Series: Disruption, #1
Publisher: HarperCollins Australia
Release Date: April 1, 2014
Genres: Romance, Science Fiction, YA
Source: For tour, Received in exchange for review
Goodreads | Purchase
What if a microchip could identify your perfect match?
What if it could be used against you and the ones you love?
Eight years ago, Mercer Corporation’s M-Bands became mandatory. An evolution of the smartphone, the bracelets promised an easier life. Instead, they have come to control it.
Two years ago, Maggie Stevens watched helplessly as one of the people she loves most was taken from her, shattering her world as she knew it.
Now, Maggie is ready. And Quentin Mercer – heir to the M-Corp empire – has become key to Maggie’s plan. But as the pieces of her dangerous design fall into place, could Quentin’s involvement destroy everything she’s fought for?
In a world full of broken promises, the ones Maggie must keep could be the most heartbreaking.
Thank you to the lovely people at HaperCollins Australia for organsing this tour!
As most of you already know, I’ve been having the trashiest luck with books. DNFs and 1 stars left and right. But this brilliant, brilliant book totally swept me off my feet. I read this whenever I had the chance; in between classes, while on public transport and even during my Autumn Concert. If you haven’t figured out already, I found Disruption to be insanely addicting.
Disruption is set in the future where all citizens must wear M-Bands. These M-Bands are designed to make everyone’s life easier–they even help identify your perfect match by giving a rating of how well you will go together. However if you get more than 3 negative interactions a month, you will be taken away from society to be questioned and rehabilitated. Being rated negatively means that you’ll do something terribly bad in the near future. In Jessica Shirvington’s world, she calls them “Negs”. Then enter Maggie Stevens, a girl whose father got taken away from her when he suddenly started getting negative interactions all the time. After a long period of planning, Maggie is now prepared to go and find her father. However the key to her sucess lies with Quentin Mercer–heir to the M-Corp Empire.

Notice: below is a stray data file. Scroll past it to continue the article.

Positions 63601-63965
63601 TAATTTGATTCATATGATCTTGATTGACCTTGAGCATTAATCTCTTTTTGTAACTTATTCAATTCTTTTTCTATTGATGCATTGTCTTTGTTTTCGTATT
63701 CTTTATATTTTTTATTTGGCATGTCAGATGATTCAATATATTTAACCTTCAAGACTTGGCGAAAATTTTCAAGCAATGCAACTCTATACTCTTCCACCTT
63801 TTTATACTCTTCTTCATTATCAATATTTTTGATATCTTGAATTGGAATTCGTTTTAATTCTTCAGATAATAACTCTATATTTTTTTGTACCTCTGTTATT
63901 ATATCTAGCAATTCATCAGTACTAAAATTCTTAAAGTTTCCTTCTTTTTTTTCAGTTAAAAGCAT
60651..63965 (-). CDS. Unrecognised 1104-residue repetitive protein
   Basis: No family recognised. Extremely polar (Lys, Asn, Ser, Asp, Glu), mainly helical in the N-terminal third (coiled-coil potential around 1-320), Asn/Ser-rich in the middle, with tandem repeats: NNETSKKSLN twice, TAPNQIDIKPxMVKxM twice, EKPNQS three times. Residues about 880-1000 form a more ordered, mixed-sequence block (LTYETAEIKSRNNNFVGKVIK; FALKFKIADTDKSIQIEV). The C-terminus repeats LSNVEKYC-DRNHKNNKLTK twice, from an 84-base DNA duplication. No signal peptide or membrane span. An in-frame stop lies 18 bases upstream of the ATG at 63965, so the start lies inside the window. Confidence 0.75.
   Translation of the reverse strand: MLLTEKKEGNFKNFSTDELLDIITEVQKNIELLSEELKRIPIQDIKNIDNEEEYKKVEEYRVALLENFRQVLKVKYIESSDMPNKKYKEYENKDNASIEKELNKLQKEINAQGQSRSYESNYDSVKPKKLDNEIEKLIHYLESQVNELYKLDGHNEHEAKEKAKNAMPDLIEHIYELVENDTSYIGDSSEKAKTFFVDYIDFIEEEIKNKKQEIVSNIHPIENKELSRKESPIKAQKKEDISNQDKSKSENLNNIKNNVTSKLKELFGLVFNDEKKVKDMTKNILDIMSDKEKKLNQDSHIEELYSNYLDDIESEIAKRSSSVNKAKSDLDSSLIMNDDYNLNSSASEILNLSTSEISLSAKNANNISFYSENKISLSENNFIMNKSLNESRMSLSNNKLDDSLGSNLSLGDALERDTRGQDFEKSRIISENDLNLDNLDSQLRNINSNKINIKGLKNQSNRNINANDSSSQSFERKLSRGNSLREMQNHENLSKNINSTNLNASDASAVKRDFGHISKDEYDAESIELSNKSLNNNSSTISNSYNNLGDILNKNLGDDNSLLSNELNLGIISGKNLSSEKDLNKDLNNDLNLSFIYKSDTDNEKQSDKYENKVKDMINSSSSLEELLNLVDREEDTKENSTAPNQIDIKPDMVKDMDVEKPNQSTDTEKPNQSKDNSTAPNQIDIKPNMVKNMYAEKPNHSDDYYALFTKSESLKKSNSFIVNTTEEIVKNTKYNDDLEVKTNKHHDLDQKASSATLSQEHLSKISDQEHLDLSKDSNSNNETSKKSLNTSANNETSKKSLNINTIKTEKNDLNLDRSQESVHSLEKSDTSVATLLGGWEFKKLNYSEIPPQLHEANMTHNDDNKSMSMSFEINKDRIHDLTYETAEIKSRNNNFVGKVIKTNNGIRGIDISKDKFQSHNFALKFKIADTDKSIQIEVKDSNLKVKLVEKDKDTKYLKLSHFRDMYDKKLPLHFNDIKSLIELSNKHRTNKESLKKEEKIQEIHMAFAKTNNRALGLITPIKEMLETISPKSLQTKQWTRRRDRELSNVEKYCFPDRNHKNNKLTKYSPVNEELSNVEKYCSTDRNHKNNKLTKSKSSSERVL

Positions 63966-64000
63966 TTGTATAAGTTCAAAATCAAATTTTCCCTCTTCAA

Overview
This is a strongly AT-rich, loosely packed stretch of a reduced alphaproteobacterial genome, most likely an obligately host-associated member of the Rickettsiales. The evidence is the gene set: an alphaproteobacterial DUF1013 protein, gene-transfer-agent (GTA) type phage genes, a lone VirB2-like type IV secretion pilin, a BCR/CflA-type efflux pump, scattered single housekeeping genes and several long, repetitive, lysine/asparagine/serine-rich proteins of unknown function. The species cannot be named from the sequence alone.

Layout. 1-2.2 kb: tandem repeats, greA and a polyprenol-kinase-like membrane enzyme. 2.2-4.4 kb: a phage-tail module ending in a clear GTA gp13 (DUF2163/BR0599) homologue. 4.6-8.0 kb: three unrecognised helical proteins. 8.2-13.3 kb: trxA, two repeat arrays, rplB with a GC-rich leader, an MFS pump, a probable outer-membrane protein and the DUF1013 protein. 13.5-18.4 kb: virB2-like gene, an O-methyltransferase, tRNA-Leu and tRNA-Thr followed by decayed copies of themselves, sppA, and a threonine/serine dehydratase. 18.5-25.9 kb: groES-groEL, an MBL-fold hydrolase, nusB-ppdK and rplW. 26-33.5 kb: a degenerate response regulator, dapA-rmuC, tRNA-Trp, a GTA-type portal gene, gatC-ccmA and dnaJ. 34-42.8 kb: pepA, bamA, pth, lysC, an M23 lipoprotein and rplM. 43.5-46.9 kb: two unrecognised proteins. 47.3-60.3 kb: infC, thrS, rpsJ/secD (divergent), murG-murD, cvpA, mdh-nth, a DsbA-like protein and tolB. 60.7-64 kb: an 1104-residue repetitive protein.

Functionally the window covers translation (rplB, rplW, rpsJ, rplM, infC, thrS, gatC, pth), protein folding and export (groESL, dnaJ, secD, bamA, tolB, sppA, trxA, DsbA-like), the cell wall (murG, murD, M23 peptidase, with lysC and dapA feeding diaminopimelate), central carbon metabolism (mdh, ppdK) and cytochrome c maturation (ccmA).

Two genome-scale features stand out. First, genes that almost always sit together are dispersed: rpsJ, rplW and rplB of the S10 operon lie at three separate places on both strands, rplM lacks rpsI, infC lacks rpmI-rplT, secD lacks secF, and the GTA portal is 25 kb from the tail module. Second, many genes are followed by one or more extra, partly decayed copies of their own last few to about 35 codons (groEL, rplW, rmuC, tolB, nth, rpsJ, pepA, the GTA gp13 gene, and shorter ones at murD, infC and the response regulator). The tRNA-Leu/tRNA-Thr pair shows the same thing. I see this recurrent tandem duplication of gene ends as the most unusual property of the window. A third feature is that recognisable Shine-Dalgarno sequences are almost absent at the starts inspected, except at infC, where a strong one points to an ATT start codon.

I absolutely loved Maggie. Her situation is really tough as she has a father who was taken away from her and a mother who is working night shifts to pay back the debts that Maggie’s father left her with. Maggie’s brother doesn’t even want anything to do with them. For a tough situation, Maggie deals with it realistically. She’s not huddled up in a corner sobbing or night, what she is determined to do, she will do to the best of her ability. She’ll fall and trip and take wrong turns, but her determination and passion for her goals is what pulls through. That’s not all. Maggie is also very witty and has the best comebacks, I find myself grinning ear to ear. I am already missing her. (Can Corruption come out now?)
Disruption also excels with the relationships. I loved the family dynamic, though it was not a strong focus. However the relationship between Gus and Maggie was. Gus is a bit like Maggie’s helper. He helps her on her missions and finds contacts for information that can help Maggie achieve her goal to save her father. However, Gus only does it because Maggie blackmails him. Their arguments are always highly entertaining but it is clear to us readers that they have grown emotions–PLATONIC EMOTIONS–for each other and always have each other’s backs no matter what they claim to say.
The romance is a pretty big focus in Disruption. While I could have done with less focus and less angst, it was sweet. It started off with a reluctant partership after Maggie manipulated Quentin’s view and fooled him into believing that he was a Neg. Soon it grew into a very sweet and squeal-y romance that I adored.
A book brimming with gorgeous writing, a witty female lead, strong world building and fantastic relationships–platonic and romantic, I highly recommend people to read Disruption. While I’d say that I loved Between the Lives better, this one comes as a close second.
~Thank you HarperCollins Australia for sending me this copy!~
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